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National award-winning filmmaker Sumitra Bhave dies at 78

The director had been suffering from asthma-related complications for the past few weeks.

Photo: Courtesy of Sumitra Bhave on Facebook

Our Correspondent

National award-winning filmmaker, social scientist and writer Sumitra Bhave died early on 19 April in Pune's Sahyadri hospital. She was 78. The director had been suffering from asthma-related complications for the past few weeks. 

Bhave, along with her longtime co-director Sunil Sukhthankar, changed the face of Marathi cinema with her concise and enlightening works that delved deeply into psychology while bringing to the fore important social and environmental issues. A winner of multiple National awards, she graduated from Pune's famed Fergusson College with a Masters degree.

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She later went on to earn another Master's degree, in Political Science and Sociology, along with a diploma in Rural Welfare from the Tata Institute of Social Sciences, Mumbai. Bhave first donned the director's cap for the short film, Bai, during her stint as director of research project for Streevani, a women's organization, in 1985. The work, which is centred on a housewife from the slums of Pune who surmounts a host of challenges, won the National award for Best Non-Feature Film.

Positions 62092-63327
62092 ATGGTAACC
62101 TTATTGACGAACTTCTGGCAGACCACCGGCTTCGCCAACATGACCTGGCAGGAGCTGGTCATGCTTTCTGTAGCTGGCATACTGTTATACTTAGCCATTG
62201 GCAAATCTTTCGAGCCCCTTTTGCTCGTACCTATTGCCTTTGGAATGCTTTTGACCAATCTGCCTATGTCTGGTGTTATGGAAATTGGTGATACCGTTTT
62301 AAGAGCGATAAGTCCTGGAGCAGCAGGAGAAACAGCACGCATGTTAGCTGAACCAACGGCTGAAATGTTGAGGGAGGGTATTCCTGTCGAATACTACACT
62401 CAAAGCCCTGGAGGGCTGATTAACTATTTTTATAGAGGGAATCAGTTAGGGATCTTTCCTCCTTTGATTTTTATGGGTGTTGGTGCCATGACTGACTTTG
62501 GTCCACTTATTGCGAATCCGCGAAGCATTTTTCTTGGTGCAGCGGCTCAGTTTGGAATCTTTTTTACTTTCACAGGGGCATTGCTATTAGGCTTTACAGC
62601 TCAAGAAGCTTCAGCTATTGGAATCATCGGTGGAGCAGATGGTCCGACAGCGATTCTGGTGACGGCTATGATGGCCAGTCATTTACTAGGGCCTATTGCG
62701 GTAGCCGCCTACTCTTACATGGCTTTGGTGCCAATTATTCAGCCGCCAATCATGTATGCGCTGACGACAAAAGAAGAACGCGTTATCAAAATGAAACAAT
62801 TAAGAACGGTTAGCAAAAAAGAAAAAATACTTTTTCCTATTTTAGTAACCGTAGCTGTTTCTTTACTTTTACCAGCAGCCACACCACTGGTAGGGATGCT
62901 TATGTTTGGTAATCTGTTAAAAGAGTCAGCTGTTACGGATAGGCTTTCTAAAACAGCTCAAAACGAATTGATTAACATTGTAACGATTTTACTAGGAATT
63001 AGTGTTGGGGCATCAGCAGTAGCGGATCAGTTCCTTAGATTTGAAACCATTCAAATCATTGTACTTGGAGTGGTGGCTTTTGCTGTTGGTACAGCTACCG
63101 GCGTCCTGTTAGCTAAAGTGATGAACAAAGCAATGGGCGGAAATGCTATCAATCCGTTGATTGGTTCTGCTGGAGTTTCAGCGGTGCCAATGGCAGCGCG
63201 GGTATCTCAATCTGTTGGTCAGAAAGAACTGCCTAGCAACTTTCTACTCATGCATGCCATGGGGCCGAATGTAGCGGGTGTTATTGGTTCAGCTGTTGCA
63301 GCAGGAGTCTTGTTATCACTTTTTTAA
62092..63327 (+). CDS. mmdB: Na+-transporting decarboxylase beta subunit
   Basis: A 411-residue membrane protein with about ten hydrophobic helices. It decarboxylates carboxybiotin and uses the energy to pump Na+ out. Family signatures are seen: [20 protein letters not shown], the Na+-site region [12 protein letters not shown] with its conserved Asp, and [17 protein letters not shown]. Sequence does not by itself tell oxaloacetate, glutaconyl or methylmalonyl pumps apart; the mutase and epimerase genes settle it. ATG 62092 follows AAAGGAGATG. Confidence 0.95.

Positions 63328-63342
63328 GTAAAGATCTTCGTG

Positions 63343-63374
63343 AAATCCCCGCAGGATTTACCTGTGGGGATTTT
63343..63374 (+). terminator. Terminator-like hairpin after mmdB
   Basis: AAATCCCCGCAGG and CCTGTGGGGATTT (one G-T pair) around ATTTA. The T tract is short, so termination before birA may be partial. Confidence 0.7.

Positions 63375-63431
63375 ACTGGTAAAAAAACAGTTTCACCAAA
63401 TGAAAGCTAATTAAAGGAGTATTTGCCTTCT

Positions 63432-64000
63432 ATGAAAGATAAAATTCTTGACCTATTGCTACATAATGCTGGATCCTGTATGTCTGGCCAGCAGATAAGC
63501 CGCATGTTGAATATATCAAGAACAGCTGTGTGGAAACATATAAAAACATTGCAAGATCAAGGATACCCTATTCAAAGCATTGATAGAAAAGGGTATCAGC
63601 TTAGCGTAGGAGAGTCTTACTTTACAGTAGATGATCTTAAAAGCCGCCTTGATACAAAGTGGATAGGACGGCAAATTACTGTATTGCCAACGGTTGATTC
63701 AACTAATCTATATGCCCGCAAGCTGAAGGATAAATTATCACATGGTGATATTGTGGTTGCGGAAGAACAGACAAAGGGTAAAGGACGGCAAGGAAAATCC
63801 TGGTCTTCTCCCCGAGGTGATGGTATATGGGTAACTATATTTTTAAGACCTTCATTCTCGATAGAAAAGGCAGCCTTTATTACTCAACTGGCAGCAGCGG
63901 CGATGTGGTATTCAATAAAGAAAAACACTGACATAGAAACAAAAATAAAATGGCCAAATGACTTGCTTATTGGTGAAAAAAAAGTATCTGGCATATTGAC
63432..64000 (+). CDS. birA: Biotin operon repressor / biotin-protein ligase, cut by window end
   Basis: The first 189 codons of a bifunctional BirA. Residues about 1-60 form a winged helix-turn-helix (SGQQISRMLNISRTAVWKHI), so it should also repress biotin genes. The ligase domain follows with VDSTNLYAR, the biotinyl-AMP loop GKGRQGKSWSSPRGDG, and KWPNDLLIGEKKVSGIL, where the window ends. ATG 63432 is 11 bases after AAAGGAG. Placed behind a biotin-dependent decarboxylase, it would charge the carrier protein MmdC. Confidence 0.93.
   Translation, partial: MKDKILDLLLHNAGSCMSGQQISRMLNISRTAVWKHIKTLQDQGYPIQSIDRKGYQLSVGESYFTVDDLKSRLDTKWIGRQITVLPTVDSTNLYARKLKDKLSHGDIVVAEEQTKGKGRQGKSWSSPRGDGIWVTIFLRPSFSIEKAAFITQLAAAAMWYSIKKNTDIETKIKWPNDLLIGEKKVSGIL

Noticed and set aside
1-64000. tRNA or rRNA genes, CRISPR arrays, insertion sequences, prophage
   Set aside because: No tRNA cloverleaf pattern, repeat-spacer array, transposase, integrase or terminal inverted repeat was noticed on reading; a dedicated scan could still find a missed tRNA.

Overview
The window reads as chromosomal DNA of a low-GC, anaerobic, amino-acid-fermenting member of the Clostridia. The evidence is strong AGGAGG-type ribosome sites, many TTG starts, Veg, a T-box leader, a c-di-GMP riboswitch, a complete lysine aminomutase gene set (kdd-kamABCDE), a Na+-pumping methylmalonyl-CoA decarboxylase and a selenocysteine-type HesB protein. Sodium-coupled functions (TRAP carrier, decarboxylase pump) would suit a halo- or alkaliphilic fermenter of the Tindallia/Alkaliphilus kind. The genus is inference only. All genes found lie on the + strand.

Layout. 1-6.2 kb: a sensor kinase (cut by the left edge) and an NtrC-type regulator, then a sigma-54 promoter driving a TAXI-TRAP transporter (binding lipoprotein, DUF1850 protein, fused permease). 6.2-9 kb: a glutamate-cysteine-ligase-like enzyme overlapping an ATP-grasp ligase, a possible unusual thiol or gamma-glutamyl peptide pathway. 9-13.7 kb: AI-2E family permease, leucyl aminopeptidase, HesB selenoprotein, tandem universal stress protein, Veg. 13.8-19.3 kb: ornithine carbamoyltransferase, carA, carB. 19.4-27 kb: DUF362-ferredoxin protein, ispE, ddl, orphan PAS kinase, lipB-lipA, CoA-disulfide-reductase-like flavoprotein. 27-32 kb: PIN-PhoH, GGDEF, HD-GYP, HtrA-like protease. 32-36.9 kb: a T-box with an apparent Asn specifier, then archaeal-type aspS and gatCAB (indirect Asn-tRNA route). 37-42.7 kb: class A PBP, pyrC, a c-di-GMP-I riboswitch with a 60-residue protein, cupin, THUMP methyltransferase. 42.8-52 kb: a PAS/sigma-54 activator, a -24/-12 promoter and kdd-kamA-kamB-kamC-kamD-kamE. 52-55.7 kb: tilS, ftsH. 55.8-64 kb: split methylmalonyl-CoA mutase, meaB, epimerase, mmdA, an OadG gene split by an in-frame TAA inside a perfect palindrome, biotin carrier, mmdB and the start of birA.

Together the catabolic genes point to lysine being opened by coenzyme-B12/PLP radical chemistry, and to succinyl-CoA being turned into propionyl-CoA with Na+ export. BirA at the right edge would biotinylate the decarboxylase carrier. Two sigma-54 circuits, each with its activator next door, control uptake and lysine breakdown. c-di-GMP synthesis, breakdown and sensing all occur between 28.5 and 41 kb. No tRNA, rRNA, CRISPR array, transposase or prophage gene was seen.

Bhave went on to make several short films such as Paani (1987), Mukti (1990), Chakori (1992) and Laaha (1994). In 1995, she collaborated with Sukhthankar for the first time to direct Doghi. The film set off a tremendously fruitful partnership that saw the duo making hard-hitting works of cinema such as Dahavi Fa (2002), Vastupurush (2002), Devrai (2004), Astu (2016), Kaasav (2017) and Dithee (2018). 

Bhave was active behind the camera well into her 70s and won the National award for Best Feature Film for Kaasav in 2018. 

The filmmaker even lent her voice to Chaitanya Tamhane's The Disciple (2021), which will now be her last cinematic credit. 

Fans and filmmakers mourned the demise of Bhave on social media.